Everyone around us has expectations for our responses. Most often, those are clearly spelled out prior to an interaction. We are provided with written instructions—and are asked to agree to a variety of expectations—every time we join a club, class, or sports team, and whenever we move (by signing a lease agreement or stack of mortgage paperwork), access new services such as utilities, web sites (including social media), sign up for a credit card or bank account, go to someone for repairs (for appliances, vehicles, etc.), secure new employment, go to a medical or other professional, adopt a pet, or seek a new skill or experience (driving, skiing, running a race, etc.)
When expectations are stated up front, we know the terms for the interaction; we know how to be successful, and we know what will happen if we are unable (or unwilling) to meet those expectations.
Yet it’s interesting to me that in our most important interactions with others—primarily our marriages, parenting relationships, and friendships—we often do not spell out expectations ahead of time. In fact, many of us cannot even articulate our own expectations, nor do we always know what others expect of us. This causes difficulty in many of these relationships. This is especially true when autism or some other “social disability” is involved, because these individuals have difficulty “reading” social cues, and responding effectively.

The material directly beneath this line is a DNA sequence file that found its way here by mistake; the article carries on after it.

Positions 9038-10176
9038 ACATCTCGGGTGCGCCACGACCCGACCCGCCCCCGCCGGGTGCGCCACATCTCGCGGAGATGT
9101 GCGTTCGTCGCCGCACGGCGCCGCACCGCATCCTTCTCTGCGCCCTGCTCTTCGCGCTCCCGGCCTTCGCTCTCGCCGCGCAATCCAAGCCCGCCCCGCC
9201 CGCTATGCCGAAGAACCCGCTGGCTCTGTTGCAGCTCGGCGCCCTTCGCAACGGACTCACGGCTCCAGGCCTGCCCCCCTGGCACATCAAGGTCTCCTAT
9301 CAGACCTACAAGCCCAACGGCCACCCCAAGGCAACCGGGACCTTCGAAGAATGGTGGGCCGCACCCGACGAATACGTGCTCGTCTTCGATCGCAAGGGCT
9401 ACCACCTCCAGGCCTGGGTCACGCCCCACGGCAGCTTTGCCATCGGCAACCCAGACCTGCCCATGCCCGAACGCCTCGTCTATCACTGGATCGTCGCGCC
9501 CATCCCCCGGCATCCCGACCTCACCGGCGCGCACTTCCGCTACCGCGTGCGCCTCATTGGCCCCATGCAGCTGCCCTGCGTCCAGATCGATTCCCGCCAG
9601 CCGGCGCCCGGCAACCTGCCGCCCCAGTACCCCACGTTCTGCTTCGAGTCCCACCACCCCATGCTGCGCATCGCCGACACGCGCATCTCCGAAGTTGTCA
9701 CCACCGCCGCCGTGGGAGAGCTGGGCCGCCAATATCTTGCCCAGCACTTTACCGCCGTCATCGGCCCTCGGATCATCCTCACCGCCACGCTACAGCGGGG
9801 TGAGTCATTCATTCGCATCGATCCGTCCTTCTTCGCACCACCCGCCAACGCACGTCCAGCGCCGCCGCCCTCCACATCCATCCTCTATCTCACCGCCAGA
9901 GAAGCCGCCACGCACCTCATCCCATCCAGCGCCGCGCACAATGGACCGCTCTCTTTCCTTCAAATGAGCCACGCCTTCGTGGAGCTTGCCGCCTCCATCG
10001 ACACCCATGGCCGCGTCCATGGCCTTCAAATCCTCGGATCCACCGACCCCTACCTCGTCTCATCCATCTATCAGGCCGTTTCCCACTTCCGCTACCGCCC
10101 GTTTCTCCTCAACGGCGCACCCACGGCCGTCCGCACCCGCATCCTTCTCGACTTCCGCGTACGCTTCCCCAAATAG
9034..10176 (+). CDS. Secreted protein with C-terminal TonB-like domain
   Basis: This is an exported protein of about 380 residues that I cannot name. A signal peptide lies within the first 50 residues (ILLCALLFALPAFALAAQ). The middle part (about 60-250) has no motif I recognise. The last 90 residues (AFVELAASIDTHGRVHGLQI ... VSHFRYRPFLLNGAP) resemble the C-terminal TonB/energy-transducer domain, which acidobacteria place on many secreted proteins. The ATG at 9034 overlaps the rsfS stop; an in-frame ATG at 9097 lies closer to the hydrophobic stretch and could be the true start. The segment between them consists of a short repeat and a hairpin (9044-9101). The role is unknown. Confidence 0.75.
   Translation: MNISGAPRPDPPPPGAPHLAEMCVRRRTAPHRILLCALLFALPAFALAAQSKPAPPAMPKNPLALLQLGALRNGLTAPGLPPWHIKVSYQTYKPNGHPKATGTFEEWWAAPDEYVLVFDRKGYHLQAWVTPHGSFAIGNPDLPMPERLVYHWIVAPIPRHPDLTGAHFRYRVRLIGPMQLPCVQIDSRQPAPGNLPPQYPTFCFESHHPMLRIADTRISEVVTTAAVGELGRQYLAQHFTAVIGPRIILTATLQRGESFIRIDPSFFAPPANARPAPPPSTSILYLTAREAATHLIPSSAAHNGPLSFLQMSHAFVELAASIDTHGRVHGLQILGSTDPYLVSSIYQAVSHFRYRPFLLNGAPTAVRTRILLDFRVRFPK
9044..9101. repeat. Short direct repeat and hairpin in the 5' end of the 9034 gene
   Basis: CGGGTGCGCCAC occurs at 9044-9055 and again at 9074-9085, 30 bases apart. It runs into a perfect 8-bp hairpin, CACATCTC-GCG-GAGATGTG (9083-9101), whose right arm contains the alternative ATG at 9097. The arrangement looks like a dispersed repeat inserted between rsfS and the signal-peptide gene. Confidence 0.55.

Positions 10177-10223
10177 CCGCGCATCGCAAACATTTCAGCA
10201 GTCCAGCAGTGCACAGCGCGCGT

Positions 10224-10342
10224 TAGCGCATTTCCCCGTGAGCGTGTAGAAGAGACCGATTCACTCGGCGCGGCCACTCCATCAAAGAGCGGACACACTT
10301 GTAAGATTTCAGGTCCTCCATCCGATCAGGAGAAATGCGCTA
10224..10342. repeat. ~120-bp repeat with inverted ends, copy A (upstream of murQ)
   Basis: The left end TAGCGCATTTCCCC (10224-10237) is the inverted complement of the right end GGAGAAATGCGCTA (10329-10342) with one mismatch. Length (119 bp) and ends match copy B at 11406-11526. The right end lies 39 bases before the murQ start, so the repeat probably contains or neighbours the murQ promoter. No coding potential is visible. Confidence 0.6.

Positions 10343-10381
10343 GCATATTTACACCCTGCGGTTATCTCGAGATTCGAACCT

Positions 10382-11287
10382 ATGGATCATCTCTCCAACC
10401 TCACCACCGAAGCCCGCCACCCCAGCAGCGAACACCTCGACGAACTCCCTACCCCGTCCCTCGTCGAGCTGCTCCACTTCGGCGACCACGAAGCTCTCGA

Next week I’ll share a “plan for success” for helping ourselves and others to define and meet expectations. For now, I challenge you to note this week how many instructions or clearly defined expectations you can find around you. I’m guessing you’ll be surprised at how much of our life—and our ability to be successful-- is governed by others’ expectations!
Laurel Falvo, CFLE
Certified Family Life Educator
Executive Director, The Gray Center for Social Learning and Understanding